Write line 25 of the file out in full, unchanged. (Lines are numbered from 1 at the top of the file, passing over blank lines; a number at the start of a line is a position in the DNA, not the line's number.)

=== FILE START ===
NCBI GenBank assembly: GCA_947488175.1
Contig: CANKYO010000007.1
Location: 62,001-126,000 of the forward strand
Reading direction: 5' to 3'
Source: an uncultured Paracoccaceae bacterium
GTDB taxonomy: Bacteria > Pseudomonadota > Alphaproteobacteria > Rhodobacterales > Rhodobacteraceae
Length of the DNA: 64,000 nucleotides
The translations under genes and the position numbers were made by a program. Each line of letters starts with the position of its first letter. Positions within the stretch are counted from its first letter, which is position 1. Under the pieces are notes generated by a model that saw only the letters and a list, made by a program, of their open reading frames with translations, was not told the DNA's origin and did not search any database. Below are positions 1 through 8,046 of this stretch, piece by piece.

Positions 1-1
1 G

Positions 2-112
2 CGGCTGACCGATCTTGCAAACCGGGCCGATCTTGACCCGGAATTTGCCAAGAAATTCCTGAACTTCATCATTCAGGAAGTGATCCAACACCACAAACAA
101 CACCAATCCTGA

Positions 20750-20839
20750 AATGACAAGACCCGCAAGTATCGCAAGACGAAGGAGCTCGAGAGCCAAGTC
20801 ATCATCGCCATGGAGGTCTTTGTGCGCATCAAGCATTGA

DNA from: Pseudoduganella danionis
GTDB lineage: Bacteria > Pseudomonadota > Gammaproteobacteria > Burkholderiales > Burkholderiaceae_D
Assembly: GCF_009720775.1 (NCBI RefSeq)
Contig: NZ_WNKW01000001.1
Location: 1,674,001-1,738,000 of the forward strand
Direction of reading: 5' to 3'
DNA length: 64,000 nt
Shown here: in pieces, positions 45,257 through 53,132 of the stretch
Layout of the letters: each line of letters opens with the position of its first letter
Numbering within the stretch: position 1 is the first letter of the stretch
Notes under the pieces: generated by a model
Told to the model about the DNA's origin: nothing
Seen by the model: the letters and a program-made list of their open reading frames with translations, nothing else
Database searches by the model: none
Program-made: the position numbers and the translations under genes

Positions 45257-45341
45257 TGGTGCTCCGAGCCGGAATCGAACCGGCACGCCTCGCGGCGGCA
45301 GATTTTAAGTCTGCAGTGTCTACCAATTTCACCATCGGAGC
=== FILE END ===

Layout of the letters: each line of letters opens with the position of its first letter